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We presented the design and implementation of a secure integrity measurement system for Linux. This system extends the TCG trust concepts from the BIOS all the way up into the application layer for a general operating system. We extend the operating system with hooks to measure when the first code is loaded into a process (file_mmap LSM hook), provide a measure sysfs entry to request subsequent measurements, and detect when changes to measured inodes occur. This mechanism enables the measurement of dynamic loaders, shared libraries, and kernel modules in addition to the executed files. Further, the approach is extensible, such that applications can measure their specialized loads as shown for bash. The result is that we show that many of the Microsoft NGSCB guarantees can be obtained on today's hardware and today's software and that these guarantees do not require a new CPU mode or operating system but merely depend on the availability of an independent trusted entity. Such a system can already detect a variety of integrity issues, such as the presence of rootkits or vulnerable software. Our measurements show that the non-development systems can be practically measured and that the measurement overhead is reasonable.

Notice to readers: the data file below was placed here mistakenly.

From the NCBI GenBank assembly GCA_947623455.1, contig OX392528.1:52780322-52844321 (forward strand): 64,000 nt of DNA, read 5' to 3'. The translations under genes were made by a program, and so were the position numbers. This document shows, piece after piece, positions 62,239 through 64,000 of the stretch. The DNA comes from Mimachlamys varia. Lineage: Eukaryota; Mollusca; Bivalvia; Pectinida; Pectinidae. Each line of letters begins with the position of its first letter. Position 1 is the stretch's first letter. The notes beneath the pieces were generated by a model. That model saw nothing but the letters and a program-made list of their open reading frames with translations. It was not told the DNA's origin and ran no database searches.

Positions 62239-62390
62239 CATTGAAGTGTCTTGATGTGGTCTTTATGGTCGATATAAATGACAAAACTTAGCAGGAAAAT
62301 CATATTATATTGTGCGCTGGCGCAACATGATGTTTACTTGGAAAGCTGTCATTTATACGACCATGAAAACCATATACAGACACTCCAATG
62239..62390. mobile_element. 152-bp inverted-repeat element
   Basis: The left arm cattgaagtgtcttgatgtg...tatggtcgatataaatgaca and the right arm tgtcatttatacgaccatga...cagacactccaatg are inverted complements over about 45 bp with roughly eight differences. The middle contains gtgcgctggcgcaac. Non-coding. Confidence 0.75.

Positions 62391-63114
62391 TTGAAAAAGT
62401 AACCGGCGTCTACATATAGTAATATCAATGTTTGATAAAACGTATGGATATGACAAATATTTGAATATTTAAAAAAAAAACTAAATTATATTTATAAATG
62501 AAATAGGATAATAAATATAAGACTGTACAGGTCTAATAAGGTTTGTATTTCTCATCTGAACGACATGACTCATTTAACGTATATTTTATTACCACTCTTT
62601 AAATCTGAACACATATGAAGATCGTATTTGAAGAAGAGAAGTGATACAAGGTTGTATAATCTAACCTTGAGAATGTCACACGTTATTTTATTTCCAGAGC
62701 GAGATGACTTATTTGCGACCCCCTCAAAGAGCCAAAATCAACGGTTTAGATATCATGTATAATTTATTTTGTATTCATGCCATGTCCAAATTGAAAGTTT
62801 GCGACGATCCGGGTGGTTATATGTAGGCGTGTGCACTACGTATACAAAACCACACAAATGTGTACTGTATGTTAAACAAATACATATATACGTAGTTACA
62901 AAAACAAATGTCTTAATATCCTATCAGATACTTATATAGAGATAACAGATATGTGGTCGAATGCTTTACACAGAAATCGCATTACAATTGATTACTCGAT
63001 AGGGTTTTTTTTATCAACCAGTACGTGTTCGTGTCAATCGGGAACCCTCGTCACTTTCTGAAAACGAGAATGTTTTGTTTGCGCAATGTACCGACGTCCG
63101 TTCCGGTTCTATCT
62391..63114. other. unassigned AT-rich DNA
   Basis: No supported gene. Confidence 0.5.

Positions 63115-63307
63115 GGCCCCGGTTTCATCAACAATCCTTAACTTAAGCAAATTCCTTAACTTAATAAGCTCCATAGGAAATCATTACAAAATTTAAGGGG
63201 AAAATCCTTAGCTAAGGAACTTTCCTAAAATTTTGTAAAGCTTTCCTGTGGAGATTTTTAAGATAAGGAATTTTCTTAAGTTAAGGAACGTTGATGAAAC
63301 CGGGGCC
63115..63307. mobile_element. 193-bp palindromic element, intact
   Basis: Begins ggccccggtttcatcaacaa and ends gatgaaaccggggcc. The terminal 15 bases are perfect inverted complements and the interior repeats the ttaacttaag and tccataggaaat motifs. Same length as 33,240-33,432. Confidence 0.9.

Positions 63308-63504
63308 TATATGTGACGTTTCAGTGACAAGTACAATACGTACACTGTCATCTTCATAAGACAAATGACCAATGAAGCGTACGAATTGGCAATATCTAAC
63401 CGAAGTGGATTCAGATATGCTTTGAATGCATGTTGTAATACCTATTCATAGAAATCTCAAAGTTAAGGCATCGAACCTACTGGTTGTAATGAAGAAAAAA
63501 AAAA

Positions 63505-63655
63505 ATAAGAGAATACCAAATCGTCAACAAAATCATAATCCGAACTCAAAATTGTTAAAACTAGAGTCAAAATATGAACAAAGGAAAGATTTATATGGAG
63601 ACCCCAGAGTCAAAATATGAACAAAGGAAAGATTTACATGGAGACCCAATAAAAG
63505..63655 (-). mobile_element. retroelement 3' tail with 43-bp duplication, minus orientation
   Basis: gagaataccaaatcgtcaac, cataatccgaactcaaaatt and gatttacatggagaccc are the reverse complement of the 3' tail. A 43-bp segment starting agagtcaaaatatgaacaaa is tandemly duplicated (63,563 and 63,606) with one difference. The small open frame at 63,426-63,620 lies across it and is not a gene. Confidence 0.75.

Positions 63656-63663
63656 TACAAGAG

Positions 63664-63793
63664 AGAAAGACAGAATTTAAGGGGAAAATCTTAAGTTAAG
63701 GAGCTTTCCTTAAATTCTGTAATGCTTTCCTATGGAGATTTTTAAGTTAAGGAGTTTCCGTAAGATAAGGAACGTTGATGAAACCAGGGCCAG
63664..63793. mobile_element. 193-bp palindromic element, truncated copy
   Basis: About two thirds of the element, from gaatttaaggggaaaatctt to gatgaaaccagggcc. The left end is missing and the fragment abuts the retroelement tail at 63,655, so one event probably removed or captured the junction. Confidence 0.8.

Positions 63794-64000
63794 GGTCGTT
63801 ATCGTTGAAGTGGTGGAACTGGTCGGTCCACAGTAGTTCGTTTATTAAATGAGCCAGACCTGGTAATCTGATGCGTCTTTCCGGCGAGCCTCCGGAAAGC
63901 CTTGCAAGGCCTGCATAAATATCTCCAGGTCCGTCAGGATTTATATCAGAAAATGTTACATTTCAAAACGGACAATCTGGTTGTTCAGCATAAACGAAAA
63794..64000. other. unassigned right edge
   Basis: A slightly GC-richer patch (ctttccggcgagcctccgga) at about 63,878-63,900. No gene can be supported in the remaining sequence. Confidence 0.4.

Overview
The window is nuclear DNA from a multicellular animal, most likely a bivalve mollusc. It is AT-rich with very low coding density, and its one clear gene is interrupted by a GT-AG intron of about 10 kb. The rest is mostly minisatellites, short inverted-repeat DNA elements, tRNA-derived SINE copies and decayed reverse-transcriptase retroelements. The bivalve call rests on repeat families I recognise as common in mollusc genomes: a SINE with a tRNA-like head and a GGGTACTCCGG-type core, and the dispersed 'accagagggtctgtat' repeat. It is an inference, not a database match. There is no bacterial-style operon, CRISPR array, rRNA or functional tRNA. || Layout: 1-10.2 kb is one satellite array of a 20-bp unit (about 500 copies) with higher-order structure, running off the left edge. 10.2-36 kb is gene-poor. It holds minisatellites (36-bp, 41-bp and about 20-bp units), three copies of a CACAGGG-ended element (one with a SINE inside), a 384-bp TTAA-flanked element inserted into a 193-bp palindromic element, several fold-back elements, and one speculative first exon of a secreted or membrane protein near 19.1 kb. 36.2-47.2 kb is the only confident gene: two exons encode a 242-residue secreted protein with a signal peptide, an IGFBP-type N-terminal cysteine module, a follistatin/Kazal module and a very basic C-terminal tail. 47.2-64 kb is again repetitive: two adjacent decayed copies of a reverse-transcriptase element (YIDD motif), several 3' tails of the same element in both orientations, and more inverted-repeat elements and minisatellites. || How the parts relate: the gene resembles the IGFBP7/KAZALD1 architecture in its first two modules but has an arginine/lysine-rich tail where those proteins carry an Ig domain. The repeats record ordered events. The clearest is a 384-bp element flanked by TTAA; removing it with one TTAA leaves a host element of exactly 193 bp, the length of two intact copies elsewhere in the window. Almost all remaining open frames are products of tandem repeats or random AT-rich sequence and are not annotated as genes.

The measurement system is extensible and we believe that we can ultimately achieve guarantees beyond those of Microsoft NGSCB. The application of mandatory access control policy can ensure that dynamic data cannot be modified except by trusted sources [17]. Identification of low integrity data flows can enable the possibility of control over whether these flows should be allowed, whether effective restriction can be put on them at the system-level or within applications.

We are currently in the process of making the source code of our integrity measurement architecture implementation publicly available as open-source and pursue efforts to integrate it into the kernel as an optional LSM kernel module.

next up previous
Next: Acknowledgments Up: Design and Implementation of Previous: Discussion
sailer 2004-05-18